Student Apprentices Get Hands-on with Visiting Artist

Published: Mar 21, 2013
David Diaz ’13 said everything in fine arts is a learning process, and STUDIO-f is no different.
David Diaz ’13 said everything in fine arts is a learning process, and STUDIO-f is no different.
William Villalongo, left, enlists the help of adjunct instructor John Caputo. Villalongo said creating monoprints this complex would be impossible without additional help.
William Villalongo, left, enlists the help of adjunct instructor John Caputo. Villalongo said creating monoprints this complex would be impossible without additional help.
Villalongo specializes in a kind of creative historical reconstitution focused on generating new associations between art, sociocultural experience and existential concerns.
Villalongo specializes in a kind of creative historical reconstitution focused on generating new associations between art, sociocultural experience and existential concerns.
David Diaz ’13, right, works with master printer for STUDIO-f and gallery preparator Carl Cowden on some of Villalongo’s monoprints.
David Diaz ’13, right, works with master printer for STUDIO-f and gallery preparator Carl Cowden on some of Villalongo’s monoprints.

One can’t walk into Bailey Art Studios’ STUDIO-f without being put to work. Cutting out felt afros, assembling paper doll-like clothes, painting in backdrops and patterns at artist William Villalongo’s direction.

The Brooklyn-based artist has come to UT for a two-week residency at STUDIO-f, a visiting artist program that has included notables like Katherine Porter, Larry Poons, Ed Paschke and Robert Rahway Zakanitch. The idea is to introduce national and international artists to the Tampa Bay community and give students and art enthusiasts an opportunity to meet these artists and see them working in the studio, said gallery director Dorothy Cowden.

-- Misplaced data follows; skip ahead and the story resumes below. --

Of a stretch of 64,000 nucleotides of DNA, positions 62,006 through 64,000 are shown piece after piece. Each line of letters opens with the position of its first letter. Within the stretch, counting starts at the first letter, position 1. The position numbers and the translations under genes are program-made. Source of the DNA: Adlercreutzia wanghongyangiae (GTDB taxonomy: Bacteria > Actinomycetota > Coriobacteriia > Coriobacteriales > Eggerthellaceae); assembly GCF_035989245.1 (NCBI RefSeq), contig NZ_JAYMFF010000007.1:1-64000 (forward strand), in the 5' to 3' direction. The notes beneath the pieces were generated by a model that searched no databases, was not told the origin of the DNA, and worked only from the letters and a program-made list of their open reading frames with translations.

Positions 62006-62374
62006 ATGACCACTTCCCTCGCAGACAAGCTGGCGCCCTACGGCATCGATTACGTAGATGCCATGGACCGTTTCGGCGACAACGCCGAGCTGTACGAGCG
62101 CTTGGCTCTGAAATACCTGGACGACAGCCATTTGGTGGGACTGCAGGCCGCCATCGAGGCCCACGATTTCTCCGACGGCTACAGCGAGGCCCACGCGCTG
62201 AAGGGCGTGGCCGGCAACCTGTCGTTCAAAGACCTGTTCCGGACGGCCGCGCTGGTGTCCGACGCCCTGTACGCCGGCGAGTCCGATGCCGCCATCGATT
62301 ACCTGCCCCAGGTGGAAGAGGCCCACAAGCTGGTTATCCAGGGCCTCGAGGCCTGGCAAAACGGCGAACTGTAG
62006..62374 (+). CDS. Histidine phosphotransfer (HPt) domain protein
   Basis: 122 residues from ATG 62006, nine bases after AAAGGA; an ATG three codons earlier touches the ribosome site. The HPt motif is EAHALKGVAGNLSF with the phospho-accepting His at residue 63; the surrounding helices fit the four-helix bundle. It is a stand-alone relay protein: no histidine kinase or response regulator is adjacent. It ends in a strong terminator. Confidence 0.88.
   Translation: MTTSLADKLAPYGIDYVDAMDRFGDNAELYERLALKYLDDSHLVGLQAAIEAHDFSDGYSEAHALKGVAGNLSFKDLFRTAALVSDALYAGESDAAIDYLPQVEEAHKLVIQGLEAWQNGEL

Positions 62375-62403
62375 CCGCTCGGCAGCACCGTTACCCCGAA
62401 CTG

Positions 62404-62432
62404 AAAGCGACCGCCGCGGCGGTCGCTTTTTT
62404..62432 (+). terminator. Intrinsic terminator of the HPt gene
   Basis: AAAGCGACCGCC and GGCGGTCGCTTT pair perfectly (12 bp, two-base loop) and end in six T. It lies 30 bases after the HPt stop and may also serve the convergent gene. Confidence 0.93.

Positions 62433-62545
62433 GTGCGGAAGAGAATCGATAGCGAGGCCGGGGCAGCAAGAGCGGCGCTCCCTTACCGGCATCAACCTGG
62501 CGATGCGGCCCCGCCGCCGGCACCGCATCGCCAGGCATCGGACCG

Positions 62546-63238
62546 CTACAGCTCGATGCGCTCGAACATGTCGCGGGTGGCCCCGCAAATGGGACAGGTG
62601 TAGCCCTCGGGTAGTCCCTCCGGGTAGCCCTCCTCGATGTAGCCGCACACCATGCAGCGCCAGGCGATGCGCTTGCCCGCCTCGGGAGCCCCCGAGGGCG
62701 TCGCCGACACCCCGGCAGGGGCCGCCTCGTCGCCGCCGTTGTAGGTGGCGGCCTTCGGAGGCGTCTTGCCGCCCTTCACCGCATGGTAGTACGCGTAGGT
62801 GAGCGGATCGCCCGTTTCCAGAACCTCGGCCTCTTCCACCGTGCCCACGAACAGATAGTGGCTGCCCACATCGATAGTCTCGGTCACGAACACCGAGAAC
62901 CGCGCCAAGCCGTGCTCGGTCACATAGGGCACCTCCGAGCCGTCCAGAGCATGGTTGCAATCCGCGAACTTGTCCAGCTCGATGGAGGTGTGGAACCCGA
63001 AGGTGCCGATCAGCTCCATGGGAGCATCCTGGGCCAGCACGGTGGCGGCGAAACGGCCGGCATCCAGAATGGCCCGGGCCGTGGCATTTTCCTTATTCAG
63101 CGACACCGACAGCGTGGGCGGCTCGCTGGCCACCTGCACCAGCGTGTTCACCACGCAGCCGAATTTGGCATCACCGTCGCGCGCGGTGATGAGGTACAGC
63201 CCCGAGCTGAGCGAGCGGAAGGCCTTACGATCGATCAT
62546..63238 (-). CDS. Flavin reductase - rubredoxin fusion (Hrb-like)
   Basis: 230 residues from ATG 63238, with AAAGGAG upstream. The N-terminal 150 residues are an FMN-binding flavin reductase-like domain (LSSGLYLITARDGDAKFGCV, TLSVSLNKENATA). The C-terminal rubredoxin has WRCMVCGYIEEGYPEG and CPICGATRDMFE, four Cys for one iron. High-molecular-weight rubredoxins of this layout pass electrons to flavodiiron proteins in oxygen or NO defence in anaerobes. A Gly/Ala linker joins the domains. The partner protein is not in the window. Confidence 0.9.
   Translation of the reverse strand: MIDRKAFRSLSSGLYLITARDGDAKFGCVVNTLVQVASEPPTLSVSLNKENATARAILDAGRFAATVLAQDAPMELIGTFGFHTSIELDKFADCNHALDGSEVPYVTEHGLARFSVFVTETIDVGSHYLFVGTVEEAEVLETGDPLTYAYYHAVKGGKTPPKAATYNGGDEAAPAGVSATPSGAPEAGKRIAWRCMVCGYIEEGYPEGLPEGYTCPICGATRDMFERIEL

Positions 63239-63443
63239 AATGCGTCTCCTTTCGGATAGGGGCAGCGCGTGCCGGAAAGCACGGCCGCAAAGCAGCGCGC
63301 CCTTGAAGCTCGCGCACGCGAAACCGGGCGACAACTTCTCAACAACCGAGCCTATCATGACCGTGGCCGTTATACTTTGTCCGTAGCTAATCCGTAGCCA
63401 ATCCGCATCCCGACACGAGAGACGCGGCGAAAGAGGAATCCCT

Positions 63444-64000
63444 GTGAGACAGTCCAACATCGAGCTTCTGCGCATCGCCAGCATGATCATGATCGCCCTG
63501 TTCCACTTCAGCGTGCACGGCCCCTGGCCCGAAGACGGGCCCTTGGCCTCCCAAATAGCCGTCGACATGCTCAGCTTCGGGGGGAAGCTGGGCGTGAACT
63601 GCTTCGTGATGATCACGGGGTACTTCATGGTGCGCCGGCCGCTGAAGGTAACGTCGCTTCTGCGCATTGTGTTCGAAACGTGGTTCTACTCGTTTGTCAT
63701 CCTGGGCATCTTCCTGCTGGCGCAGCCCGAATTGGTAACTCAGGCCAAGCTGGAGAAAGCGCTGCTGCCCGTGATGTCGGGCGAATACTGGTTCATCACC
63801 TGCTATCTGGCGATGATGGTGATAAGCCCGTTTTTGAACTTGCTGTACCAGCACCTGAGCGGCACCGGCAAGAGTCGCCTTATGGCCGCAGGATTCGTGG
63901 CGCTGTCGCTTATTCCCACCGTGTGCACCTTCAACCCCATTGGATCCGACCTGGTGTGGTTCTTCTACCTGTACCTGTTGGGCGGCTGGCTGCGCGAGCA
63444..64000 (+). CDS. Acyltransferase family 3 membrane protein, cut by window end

Villalongo specializes in a kind of creative historical reconstitution focused on generating new associations between art, sociocultural experience and existential concerns. During his gallery talk March 19, he called himself a storyteller binding art and culture. Many of his paintings depict females as the focus.

“I’ve always be interested in a matriarchal society and telling these stories, because it holds an alternative way of thinking that excites me,” said Villalongo, who grew up in a matriarchal family with three sisters.

He admits to not using much technology in his work except a scanner. Starting with pencil drawings, he applies charcoal to transfer them to panels for painting. He said the process is similar to that of printmaking, which starts with an image transferred to a screen then layered to make the final designs.

“It’s why I’m having so much fun this week, because my process is so connected to printmaking,” he said.

Not quite a morning person, Villalongo has spent late mornings through to 10 or 11 at night in STUDIO-f, working with a team of people on what will be 12 versions each of two different monoprints.

“They’ve told me the possibilities, so I run with it,” Villalongo said. “It’d be impossible to do prints this complex by myself.”

He’s enlisted the help of several students, like Claire Lipton ’16, Amanda Mancuso ’13 and David Diaz ’13.

“It’s been amazing,” said Diaz, a fine arts major with concentrations in printmaking and sculpture. “It’s incredible to get to know someone so successful in their career and yet so down to earth. “

Diaz, of Colombia, said everything in fine arts is a learning process, and STUDIO-f is no different.

“There are so many little things you tweak when you’re in the process, things that you can’t find in a text book, both technically and conceptually,” Diaz said. “This really is an amazing opportunity.”

An exhibition of paintings by Villalongo will be on view March 1-29, and his completed monoprints will be on view from March 11-22, all in the Scarfone/Hartley Gallery. The STUDIO-f open studio and gallery reception will be March 22 at 6 p.m. with an opportunity to meet the artist.